Imaging: MRI/fusion Bx improves risk stratification

July 12, 2017

A prospective evaluation of cancer detection rates with PI-RADS and the finding that use of micro-computed tomography enabled rapid phenotyping of GU anomalies in adult and embryonic mice were among other key imaging studies from the AUA annual meeting.

Rose Khavari, MDA prospective evaluation of cancer detection rates with PI-RADS and the finding that use of micro-computed tomography enabled rapid phenotyping of GU anomalies in adult and embryonic mice were among other key imaging studies from the AUA annual meeting. The take-home messages were presented by Rose Khavari, MD, of Houston Methodist Hospital, Houston.

 

A multi-institutional evaluation of magnetic resonance imaging and confirmatory fusion biopsy in men considering active surveillance for prostate cancer demonstrated improved risk stratification to inform decision-making.

 

Presence of PI-RADS (Prostate Imaging Reporting and Data System version 2) 4 or 5 (versus 1-3) proved to be a significant predictor of upgrading prostate cancer from Gleason score 6 to 7 or higher.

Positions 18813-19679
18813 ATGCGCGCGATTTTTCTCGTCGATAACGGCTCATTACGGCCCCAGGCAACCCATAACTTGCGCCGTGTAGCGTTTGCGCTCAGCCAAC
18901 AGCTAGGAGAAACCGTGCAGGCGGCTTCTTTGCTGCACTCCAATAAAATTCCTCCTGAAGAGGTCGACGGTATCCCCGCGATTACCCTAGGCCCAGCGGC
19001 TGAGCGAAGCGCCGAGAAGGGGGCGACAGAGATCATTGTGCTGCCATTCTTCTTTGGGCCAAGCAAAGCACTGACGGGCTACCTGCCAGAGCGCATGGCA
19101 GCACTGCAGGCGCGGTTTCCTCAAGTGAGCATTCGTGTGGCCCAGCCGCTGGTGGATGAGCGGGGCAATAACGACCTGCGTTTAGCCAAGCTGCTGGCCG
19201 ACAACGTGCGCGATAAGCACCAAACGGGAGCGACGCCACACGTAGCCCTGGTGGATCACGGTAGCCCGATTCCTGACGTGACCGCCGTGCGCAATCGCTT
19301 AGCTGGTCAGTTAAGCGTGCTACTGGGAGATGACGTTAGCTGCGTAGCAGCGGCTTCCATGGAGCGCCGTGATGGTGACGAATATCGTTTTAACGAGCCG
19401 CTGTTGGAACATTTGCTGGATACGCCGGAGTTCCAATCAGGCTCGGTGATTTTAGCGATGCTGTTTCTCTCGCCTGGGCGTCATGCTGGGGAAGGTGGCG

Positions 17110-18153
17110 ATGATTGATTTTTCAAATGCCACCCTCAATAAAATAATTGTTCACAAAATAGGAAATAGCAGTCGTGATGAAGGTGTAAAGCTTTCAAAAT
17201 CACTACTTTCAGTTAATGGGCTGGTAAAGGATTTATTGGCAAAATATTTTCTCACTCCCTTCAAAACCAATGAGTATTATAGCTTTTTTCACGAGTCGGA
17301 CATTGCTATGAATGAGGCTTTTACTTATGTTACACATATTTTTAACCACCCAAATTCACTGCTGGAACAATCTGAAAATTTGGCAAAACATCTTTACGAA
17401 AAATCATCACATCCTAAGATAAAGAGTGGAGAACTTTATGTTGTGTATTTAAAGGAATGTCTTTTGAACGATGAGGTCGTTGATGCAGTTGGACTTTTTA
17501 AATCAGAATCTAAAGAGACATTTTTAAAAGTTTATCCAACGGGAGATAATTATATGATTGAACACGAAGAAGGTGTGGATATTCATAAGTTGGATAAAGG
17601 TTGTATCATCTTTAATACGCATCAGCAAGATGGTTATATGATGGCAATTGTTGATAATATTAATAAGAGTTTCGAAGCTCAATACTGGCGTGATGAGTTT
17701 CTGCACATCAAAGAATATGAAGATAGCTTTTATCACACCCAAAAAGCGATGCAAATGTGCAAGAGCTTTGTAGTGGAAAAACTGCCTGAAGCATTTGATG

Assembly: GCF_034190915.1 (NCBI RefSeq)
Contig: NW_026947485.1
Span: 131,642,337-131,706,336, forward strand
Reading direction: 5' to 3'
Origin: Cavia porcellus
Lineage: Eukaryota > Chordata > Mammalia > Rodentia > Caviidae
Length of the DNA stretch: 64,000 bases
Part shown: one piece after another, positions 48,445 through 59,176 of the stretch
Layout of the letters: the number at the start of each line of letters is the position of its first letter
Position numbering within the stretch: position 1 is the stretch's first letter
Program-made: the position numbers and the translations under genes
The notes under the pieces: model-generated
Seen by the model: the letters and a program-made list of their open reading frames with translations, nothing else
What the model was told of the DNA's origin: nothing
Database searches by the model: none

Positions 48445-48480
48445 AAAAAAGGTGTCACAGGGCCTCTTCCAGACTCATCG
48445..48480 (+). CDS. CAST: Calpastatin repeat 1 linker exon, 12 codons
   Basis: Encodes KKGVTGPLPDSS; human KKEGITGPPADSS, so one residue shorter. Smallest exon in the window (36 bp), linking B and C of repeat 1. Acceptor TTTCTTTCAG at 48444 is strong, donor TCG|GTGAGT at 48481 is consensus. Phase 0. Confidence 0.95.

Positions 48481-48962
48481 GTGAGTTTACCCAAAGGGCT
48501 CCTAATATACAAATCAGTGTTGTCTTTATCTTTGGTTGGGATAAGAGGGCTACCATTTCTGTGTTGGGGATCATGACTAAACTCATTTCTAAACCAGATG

A prospective evaluation of cancer detection rates with PI-RADS showed an “unexpectedly low” detection rate and a high false-positive rate for detection of clinically significant prostate cancer with PI-RADS 4 lesions.

 

Evaluation of radiologist interpretation of prostate MRI results showed relatively low interobserver agreement at an academic medical center.

 

Prostate MRI may lack the sensitivity needed to calculate accurately the treatment area for local treatment modalities such as high-intensity focused ultrasound (HIFU).

 

Contrast-enhanced ultrasound (CEUS) may have a role in intraoperative assessment during HIFU procedures and postoperative evaluation of treated and untreated areas afterward.

 

Comparison of 2D and 3D ultrasound imaging with urodynamic measurements in women with overactive bladder showed that an ellipsoid bladder shape cannot be assumed and that tracing the perimeter with 3D imaging better accounts for non-uniform geometry and provides more accurate volume measurement.

 

A study of patients undergoing prostate artery embolization showed that a majority of prostatic arteries had origin in the internal pudendal artery and obturator artery but rarely (3%) in the inferior vesical artery, contradicting information in many genitourinary anatomy textbooks.

 

Use of micro-computed tomography enabled rapid phenotyping of GU anomalies in adult and embryonic mice, a possible prelude to clinical use of the imaging technology.

 

 

Subscribe to Urology Times to get monthly news from the leading news source for urologists.